How to Deal with a Clingy Child
Just when you think your kids have reached the age when you can recover the wreckage of the good ship HMS Personal Space, they cling fast, like the barnacles they used to be. How do you pry them off and set them sailing on their own? Here’s what you need to know about dealing with a clingy child.
Fast facts about children’s clingy behaviour
- Kids get clingy when they’re overwhelmed or scared, or sometimes in the aftermath of a new or emotionally charged experience.
- Clingy child behaviour is evidence of a strong attachment with you, not a weak one.
- In the moment, faced with a clingy toddler or clingy preschooler, the best thing you can do is give in (as much as is reasonable) to their demands and comfort them.
What causes clinginess in kids
Children’s clingy behaviour often comes out of nowhere, typically when it’s least convenient to have a child holding on for dear life. But, clinginess is a normal reaction to an overwhelming or scary experience – either in the moment, or after the fact. Cingliness in toddlers is – counterintuitively — also prompted by their developmental need to exert control and become independent; a toddler clinging to mom, by demanding her comfort or presence, is attempting to control not the parent, but their environment and themselves.
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What may come as a surprise is what doesn’t prompt clinginess: insecure attachment. If anything, children’s clingy behaviour is a sign of the opposite, a secure attachment. Clingy kids seek you out and hold tight because they’re sure of you; a child with a weaker parent-child bond typically cling less in scary situations. (And it’s important to note that, while they can appear identical, the clinginess discussed in this article is different from separation anxiety, which is caused by a still-developing understanding of object permanence.)
Since clinginess is a reaction, it comes in phases. While children typically do ‘grow out of it’ after early childhood, and its intensity wanes, it’s possible for older children even into their preteens to become clingy in the wake of a disruptive life event (like moving homes, a divorce, or the death of a loved one).
How to deal with a clingy kid
In the moment, parents need to do two things (and not do one):
Recognize and validate the child’s feelings.
The frustrating part of dealing with a clingy child, for parents, is that what has scared or over-set them is typically run-of-the-mill — and thus, not obvious — to adults. It often looks like mere fussiness. But think about it: For a parent, meeting friends for a lunch is normal, enjoyable even. For a young kid, often the center of friends’ attention and overstimulated by the restaurant’s sights and sounds, it could feel slightly more traumatic.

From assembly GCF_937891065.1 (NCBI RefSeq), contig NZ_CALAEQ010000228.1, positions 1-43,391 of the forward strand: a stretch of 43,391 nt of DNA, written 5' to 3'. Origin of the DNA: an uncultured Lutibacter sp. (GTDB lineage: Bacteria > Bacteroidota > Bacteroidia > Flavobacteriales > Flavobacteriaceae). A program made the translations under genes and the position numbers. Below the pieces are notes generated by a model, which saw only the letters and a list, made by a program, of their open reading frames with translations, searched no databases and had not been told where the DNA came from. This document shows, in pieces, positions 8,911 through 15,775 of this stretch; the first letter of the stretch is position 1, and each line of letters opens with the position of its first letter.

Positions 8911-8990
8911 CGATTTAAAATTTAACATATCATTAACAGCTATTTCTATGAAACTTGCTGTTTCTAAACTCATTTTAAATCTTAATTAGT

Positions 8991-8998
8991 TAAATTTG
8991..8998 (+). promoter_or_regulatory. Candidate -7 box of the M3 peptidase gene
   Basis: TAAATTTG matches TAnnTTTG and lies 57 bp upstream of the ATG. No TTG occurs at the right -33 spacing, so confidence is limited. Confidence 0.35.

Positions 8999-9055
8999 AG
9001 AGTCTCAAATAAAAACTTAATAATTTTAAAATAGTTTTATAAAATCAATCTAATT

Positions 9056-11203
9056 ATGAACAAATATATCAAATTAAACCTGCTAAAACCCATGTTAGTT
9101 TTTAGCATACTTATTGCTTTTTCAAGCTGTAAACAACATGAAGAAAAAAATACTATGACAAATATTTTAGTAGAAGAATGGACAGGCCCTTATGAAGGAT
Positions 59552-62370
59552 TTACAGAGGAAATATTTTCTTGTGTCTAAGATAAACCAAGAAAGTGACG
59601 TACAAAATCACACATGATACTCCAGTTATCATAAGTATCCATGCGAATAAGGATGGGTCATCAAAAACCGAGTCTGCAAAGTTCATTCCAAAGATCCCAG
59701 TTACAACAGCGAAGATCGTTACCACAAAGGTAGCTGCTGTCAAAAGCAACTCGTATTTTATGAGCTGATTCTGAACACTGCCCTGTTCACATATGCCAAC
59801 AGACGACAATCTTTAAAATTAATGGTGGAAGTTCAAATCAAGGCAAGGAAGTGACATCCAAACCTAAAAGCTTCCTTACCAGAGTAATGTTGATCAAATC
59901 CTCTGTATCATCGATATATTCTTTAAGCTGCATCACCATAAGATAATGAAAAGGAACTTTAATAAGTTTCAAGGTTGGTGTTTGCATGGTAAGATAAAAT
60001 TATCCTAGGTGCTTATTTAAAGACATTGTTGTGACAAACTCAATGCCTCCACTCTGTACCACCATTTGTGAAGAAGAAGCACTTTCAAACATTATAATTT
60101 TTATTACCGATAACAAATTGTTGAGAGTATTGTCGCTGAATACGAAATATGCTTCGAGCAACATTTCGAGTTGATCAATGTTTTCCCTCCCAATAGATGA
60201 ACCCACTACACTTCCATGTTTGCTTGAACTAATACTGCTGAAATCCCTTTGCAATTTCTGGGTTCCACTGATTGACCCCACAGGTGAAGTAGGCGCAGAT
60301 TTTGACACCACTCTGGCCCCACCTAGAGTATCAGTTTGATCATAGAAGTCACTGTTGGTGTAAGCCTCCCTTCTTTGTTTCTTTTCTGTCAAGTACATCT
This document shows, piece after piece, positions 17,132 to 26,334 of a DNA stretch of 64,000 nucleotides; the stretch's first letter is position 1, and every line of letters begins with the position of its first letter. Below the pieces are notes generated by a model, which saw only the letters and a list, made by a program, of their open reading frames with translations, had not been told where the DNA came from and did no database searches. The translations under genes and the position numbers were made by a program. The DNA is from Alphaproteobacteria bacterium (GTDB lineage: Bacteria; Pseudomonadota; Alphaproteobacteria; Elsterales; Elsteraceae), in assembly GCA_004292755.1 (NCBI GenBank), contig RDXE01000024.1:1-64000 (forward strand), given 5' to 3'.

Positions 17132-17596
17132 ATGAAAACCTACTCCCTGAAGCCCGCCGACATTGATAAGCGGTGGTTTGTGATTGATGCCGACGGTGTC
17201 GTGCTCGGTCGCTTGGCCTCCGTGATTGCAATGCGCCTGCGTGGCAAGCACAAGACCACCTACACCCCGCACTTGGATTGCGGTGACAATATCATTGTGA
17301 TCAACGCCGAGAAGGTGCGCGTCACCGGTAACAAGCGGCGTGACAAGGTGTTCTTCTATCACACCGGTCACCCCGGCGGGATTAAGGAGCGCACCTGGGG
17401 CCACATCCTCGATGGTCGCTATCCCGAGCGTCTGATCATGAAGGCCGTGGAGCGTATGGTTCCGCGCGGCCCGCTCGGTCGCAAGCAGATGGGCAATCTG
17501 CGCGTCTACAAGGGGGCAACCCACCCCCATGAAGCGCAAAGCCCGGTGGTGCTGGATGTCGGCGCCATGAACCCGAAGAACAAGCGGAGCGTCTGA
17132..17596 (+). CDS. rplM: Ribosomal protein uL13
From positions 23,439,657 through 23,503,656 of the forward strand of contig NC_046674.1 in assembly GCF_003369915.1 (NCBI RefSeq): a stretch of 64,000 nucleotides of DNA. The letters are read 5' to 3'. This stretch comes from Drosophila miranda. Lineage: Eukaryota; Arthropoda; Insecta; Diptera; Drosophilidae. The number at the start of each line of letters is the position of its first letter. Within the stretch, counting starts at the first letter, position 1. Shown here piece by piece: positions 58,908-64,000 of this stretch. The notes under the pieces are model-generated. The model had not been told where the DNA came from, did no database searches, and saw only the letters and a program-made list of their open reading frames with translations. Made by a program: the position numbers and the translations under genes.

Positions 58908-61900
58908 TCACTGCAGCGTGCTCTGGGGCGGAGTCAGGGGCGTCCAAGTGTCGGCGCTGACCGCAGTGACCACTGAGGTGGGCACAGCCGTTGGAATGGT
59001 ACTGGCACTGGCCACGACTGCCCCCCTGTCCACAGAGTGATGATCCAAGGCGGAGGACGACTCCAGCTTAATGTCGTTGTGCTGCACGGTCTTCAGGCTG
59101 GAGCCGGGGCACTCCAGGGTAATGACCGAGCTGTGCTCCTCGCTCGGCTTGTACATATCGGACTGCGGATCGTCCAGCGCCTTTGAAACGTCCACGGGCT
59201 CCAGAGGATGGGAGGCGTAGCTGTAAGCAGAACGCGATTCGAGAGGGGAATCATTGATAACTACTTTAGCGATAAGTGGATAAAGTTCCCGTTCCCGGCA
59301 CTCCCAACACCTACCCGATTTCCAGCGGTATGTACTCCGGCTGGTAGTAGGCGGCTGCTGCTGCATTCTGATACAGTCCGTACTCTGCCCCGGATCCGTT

As far as it’s reasonable, do what the clingy child requests, whether it’s hugging or cuddling them, remaining in the same room with them, etc. If a toddler only wants mom or dad to do something, do it.
“Far and away the best thing to do is let them be clingy,” said attachment expert Alan Sroufe, of the University of Minnesota, to Slate. “They will cling as [much as] they need, and then they’ll want to get back to exploring and playing and being with other toddlers and all of that.”
Don’t ignore them, leave them, or force them to interact with what is stressing them.
“One thing that I’ve seen a lot of times with children who want to cling is that the parents try to push them away, and then the child wants to cling all the more,” Sroufe said.
Read more about helping kids deal with fear.
How to prevent children’s clingy behaviour
Dealing with a clingy kid isn’t too difficult or frustrating every once in a while; in fact, it’s an inevitable responsibility of parenting. But parents are also responsible for helping children learn to manage their own reactions to new and scary situations on their own. These steps can minimize clinginess and help kids become more independent.
Prepare them before a new experience.
Knowing what to expect is most of the battle against clinginess. When dealing with a clingy child, as much as possible stick to a routine. But when you have to deviate – as you always must in life – for, say, a doctor’s appointment, talk to your child beforehand about what will happen and what they can expect. For instance, you could say, “The doctor is a friend who makes sure you’re strong and healthy. She’ll put a stethoscope to your chest to listen to you breathe. And daddy will be with you the whole time.”
Or, if you’re going on holiday to a new place, together you could look at images of the sites you plan to visit with your child, so not everything will appear unfamiliar when you arrive.
And then – because five minutes feels like five years to kids – remind them of what you’ve discussed.
Check any of your actions that enable clinginess.
Cling child behaviour might make a parent second-guess themselves and become overly responsive. But when we do things for kids before they ask, or reassure them before they’re uncomfortable, they don’t get the chance to learn explore and attempt things for themselves. The point is to be a safety net in case of a fall, not to never let kids trip.